I’m going back to basics with a pop question for you. Can you tell me what the words on the image below mean, off the top of your head?
Chances are, whether you’re a vegan or a soon-to-be vegan, the meanings of some of these terms may not roll off the tip of your tongue — despite how often you may say them yourself. So to help you to have a general understanding of these 10 common vegan and vegan-associated terms, here are their definitions.
Someone who does not eat any animals or animal products (including chicken, fish, turkey, beef, pork, duck, milk, eggs, and cheese). And someone who does not eat or use animals or animal products (including for clothing, skincare products, and furnishings), and does not support the use of animals for entertainment (including zoos, circuses, marine parks, and aquariums) or for research and testing. There is disagreement about whether people who don’t eat animals, but do use animals or animal products in other ways are actually vegans. In my view, they are vegans. People enter into veganism for health, animal, environmental, spiritual, and/or other reasons. And many times, the longer people are vegans, the more likely they are to expand their practice of veganism to multiple areas.
Usually used to describe food that comes exclusively or mostly from plants and contains no animal products. Typically, people use the words vegan and plant-based interchangeably. However, many people refer to themselves as plant-based instead of vegan to make a distinction between eating plants for health reasons and eating plants for animal advocacy or animal rights reasons.
A person who does not eat the meat of animals, but does consume the milk and eggs of animals, or products made with them, such as cheese.
Fruits, vegetables, whole grains, beans, nuts, and seeds that are eaten closest to their natural, unprocessed, and nutrient-rich state. For whole grains, that means black, brown, or wild rice; quinoa; oats; millet; barley; and more. These whole foods contain an abundance of vitamins, minerals, and essential fiber.
Food that is packaged in boxes, cans or bags, and often contains additives, artificial flavorings, and other chemical ingredients. For processed grains, it refers to white rice, white pasta, white bread, and bakery products made with white flour that have had most of the essential fiber, vitamins, and minerals removed.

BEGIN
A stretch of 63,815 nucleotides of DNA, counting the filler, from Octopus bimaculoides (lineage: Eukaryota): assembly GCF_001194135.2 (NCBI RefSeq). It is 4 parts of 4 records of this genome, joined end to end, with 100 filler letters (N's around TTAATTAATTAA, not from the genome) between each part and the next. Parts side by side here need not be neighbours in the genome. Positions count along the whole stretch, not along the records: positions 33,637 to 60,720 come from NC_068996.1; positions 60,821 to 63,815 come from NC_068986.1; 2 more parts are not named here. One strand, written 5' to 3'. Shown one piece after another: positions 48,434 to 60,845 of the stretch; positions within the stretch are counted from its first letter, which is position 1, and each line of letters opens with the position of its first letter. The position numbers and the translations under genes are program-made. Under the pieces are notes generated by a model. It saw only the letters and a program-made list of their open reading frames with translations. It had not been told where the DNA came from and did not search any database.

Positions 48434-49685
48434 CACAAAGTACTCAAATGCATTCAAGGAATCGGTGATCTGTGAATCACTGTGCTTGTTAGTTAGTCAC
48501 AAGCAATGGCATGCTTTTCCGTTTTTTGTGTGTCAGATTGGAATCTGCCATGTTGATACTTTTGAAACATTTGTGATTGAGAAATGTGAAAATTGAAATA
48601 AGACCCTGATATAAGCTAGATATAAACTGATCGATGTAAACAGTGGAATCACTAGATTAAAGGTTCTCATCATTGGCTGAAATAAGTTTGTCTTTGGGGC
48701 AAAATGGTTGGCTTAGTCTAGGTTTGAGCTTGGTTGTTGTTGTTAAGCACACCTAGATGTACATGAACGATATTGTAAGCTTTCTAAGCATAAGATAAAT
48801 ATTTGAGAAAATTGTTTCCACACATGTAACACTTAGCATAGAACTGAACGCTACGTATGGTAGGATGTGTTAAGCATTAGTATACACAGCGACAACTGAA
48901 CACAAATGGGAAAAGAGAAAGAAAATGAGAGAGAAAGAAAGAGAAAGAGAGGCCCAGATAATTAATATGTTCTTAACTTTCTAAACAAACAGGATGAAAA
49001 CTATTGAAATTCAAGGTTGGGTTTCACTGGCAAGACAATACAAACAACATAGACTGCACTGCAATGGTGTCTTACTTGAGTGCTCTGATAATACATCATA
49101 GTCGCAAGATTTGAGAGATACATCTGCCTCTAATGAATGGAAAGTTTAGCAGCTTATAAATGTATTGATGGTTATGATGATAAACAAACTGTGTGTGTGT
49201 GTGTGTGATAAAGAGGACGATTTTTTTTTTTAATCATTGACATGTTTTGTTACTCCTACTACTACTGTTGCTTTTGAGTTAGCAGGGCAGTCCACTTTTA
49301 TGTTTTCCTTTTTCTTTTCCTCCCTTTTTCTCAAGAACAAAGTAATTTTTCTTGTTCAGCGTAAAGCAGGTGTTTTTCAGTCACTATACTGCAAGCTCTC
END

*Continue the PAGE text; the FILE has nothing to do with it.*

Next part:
A set of practices used by growers that promote ecological balance and conserve biodiversity by not using pesticides, fertilizers, irradiation, industrial solvents or synthetic food additives. Commonly used to describe fruits, vegetables, and other ingredients grown using these practices.
A term commonly used for fruits and vegetables that are not organic, but typically have been sprayed with pesticides, herbicides, fungicides, and insecticides.
Genetically Modified Organisms are plants, animals, and microorganisms whose genetic material (DNA) has been altered in a way that does not occur naturally by mating and/or natural recombination. This is done to food crops to create a resistance to the direct application of pesticides. Almost 80% of non-organic processed, packaged foods in the U.S. contain GMOs. Bioengineered is another word for GMO.
A label that indicates that the product does not contain gluten, which is a general name for the proteins found in wheat, rye, barley, and triticale. If a product is gluten-free, it does not mean it’s vegan (although many people seem to think so!). The product can be gluten-free and contain animal ingredients.
A label that indicates that the product (typically cosmetics, skincare, and hair care) does not contain animal-derived ingredients and was not tested on animals. Not all vegan products are cruelty-free. Some are tested on animals, even though they don’t contain animal ingredients.
So there you have it. Ten common vegan or vegan-associated terms you now know, for wherever you are on your vegan journey. Now go out and give someone else a pop quiz!